Diana Kelly’s design metamorphosis with The Butterfly Collector for Wearable Art Mandurah


Leederville designer Diana Kelly with her piece The Butterfly Collector (Avant Garde category) worn by Paris Cusack (15, Metro Modelling). Picture: Andrew Ritchie d483408
Leederville designer Diana Kelly with her piece The Butterfly Collector (Avant Garde category) worn by Paris Cusack (15, Metro Modelling). Picture: Andrew Ritchie d483408

IF the insect world put on an exhibition, it would probably be made out of butterflies, according to Diana Kelly.

With a background in illustration and diverse experience in creative avenues from floristry to face painting, Kelly has always loved the beautiful winged insect and regards them as little works of art.

“It’s like a collective of these small individual paintings,” Kelly, of Leederville, said.

Kelly was inspired by her love of butterflies to create The Butterfly Collector, her entry for this year’s Wearable Art Mandurah, a competition that encourages new ways of viewing the world through thought-provoking works of art for the body.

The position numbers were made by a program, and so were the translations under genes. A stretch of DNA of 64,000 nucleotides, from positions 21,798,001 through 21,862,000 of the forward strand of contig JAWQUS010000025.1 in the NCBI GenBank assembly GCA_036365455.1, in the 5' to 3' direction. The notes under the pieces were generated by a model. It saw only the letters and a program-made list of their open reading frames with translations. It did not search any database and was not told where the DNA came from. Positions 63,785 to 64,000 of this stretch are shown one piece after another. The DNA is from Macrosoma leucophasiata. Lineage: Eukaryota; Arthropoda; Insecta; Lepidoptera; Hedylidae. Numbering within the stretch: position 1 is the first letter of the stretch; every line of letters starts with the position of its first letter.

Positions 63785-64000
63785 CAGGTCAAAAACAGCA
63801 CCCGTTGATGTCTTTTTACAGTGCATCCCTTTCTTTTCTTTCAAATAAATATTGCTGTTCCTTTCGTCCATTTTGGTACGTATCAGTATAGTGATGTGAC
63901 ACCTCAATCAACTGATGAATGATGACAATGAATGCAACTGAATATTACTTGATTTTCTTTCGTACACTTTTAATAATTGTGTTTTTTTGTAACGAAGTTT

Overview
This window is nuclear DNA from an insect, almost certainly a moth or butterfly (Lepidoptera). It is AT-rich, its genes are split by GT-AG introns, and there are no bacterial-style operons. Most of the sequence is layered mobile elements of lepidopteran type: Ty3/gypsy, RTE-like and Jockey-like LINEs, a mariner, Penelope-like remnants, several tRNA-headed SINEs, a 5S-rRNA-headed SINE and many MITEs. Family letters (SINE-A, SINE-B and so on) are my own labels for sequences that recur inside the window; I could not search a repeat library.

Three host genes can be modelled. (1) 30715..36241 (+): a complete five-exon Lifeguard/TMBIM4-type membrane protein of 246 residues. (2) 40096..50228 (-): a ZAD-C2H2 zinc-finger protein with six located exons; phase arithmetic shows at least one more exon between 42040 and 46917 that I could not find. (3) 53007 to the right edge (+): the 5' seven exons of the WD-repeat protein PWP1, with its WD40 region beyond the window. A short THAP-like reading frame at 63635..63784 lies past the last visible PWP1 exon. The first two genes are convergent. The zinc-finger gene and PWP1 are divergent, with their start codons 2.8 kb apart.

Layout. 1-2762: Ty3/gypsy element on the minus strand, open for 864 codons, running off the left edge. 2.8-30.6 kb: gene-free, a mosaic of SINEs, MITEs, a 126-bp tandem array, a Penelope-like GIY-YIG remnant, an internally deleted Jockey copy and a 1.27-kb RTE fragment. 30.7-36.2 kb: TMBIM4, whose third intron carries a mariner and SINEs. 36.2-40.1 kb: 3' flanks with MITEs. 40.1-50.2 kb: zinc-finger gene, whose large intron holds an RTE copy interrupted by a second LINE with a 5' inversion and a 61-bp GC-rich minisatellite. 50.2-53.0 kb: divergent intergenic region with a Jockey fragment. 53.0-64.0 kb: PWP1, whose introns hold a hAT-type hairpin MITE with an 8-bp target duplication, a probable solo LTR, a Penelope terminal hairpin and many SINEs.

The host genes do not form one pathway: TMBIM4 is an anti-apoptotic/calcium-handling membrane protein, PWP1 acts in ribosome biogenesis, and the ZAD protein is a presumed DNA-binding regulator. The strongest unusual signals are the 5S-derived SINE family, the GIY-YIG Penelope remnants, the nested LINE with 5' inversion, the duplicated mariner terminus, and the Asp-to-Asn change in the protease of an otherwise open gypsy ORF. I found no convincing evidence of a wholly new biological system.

For her third year of entering the event, Kelly photographed some butterflies. played with them on the computer and printed them on photographic paper.

“There are hundreds of them, so there was a lot of cutting involved,” the designer said.

“They are glued on to a light PVC backing so I could bend them to give them a 3D look. They all have glitter on the edge of the wings so when the sun hits them they look like they’re flying;

“I have an obsession with glitter and sparkly things and this validates my need to buy it.”

The headpiece is made from recycled signage and gold leaf, while the dress material was coated up to 10 times with a mix of PVA, silver and metallic paint.

“I’ve coated and coated it so it became quite rigid and feels a bit like armour,” Kelly said.

“There was a bit of experimenting with that.”

However, the biggest challenge was engineering the piece to ensure it was wearable.

“You could get carried away with sticking things on but it would be unwearable,” she said.

“Making it wearable for a model or dancer to perform in was probably the trickiest part. There was a lot of trial and error going on there.”

The Butterfly Collector will feature in two showcase events at Mandurah Performing Arts Centre on June 9 and 10, with an exhibition in August.

“It’s a joyous, happy piece and I just want people to look at it and smile,” Kelly said.